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J Chin Med Assoc. 2013 Jun;76(6):330-4. doi: 10.1016/j.jcma.2013.02.005. Epub 2013 Apr 18.

Patient-machine interactions of intravenous patient-controlled analgesia in bilateral versus unilateral total knee arthroplasty: a retrospective study.

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  • 1Department of Anesthesiology, Taipei Veterans General Hospital, Taipei, Taiwan, ROC.



Continuous passive motion after a major knee surgery optimizes functional prognosis, but causes severe pain. In this study, we assessed the effect of intravenous patient-controlled analgesia (IVPCA) on postoperative pain management in unilateral and bilateral total knee arthroplasty (TKA).


Data were collected retrospectively from a single medical center from March 2003 to October 2007. All patients who had undergone TKA were given general anesthesia, and the type of surgery that each patient received was planned according to individual needs. A total of 223 patients qualified for this study, with 174 patients in the unilateral TKA group. Data on patient demography, pain scores, and side effect scores were collected. Total dose consumption, demand, delivery doses, demand-to-delivery ratio, and infusion rate were collected from PCA machines and analyzed.


The patient pain score and patient satisfaction showed no significant difference between the unilateral and bilateral TKA groups. The incidence of sedation (p < 0.001), nausea (p = 0.013), and vomiting (p = 0.044) during the postoperative 24-48-hour period was higher in the bilateral TKA group. Compared with the patients in the unilateral group, those in the bilateral group showed significantly greater dose consumption during the postoperative 6-12-, 12-18-, and 18-24-hour periods. They also showed more demand for medication during the postoperative 12-18- and 18-24-hour periods and received more bolus doses during the postoperative 12-18-, 18-24-, and 30-36-hour periods. In addition, there was also a significantly higher demand-to-delivery ratio for patients in the bilateral group during the postoperative 6-12-, 12-18-hour periods.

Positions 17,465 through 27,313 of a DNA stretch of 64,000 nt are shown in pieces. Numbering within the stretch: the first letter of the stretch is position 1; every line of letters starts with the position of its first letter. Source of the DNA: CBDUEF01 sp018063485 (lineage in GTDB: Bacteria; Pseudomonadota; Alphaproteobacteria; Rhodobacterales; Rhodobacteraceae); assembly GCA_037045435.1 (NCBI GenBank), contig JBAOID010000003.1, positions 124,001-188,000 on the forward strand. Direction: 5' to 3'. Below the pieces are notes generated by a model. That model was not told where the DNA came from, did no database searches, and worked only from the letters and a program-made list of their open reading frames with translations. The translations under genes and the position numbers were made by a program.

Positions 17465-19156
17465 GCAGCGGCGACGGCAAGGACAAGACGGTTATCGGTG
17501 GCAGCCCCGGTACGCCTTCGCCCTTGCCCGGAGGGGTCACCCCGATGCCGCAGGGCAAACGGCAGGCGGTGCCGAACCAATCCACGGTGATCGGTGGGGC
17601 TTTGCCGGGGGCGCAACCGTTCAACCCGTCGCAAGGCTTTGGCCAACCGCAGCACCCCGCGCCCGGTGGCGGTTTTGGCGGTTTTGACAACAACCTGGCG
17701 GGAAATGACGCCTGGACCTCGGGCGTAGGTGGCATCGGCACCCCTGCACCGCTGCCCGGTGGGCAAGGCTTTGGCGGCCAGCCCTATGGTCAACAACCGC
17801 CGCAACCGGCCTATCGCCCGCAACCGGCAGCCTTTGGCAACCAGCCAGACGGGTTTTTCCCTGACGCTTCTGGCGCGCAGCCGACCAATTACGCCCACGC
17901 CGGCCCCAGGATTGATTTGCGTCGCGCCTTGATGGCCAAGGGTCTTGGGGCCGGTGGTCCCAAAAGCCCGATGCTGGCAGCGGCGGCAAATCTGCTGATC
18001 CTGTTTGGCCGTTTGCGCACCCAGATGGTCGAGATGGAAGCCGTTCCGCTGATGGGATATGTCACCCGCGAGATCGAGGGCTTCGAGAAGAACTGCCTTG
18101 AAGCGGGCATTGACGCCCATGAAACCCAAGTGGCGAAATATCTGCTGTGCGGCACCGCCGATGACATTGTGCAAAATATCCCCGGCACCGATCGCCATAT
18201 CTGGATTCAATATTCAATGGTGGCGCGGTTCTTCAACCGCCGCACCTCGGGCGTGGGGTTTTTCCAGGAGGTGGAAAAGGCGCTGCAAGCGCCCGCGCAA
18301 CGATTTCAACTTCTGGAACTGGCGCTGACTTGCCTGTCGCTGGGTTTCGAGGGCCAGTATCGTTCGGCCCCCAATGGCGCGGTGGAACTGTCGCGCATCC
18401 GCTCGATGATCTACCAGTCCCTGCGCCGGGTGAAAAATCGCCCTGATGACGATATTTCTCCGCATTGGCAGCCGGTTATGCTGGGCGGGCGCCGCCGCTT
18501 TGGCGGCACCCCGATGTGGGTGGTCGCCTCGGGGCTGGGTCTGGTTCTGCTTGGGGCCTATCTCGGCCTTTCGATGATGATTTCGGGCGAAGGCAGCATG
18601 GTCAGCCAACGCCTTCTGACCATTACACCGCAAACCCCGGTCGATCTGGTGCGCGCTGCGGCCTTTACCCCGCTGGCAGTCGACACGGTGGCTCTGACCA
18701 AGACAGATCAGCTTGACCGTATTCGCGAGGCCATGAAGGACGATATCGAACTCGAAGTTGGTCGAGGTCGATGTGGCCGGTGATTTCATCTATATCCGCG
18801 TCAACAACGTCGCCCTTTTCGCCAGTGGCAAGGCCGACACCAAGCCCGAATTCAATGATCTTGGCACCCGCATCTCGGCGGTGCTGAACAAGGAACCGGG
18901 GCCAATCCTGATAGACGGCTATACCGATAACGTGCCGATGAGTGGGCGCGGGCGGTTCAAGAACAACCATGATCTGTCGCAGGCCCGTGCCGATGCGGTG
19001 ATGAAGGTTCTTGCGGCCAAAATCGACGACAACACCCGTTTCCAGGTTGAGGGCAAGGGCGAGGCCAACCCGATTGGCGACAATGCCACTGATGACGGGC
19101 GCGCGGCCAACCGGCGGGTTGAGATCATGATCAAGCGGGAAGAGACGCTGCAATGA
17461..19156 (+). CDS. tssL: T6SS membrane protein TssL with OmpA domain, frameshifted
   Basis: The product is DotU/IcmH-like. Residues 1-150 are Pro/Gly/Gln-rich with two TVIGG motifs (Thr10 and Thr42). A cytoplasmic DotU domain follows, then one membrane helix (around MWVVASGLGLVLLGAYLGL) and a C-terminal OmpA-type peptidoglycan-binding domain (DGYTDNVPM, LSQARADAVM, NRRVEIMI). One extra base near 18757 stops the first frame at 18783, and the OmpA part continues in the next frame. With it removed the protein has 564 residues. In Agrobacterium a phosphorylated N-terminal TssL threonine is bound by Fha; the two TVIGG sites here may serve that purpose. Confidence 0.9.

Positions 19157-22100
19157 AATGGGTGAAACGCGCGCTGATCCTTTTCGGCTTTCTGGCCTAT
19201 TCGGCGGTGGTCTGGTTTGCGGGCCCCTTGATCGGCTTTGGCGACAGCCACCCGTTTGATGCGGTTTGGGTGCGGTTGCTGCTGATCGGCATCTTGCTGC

In this study, we successfully demonstrated that our IVPCA protocol can provide adequate analgesia for patients after both bilateral and unilateral TKA. However, sedation, nausea, and vomiting occurred more frequently during the postoperative 24-48-hour period in patients who underwent bilateral than unilateral TKA. This may due of the increased number of bolus doses administered to the patients in the bilateral TKA group during the postoperative 12-18, 18-24, and 30-36-hour periods. Therefore, the initial infusion rates for patients undergoing bilateral TKA could be set at a lower threshold in order to reduce the incidence of these side effects.

Copyright © 2013. Published by Elsevier B.V.

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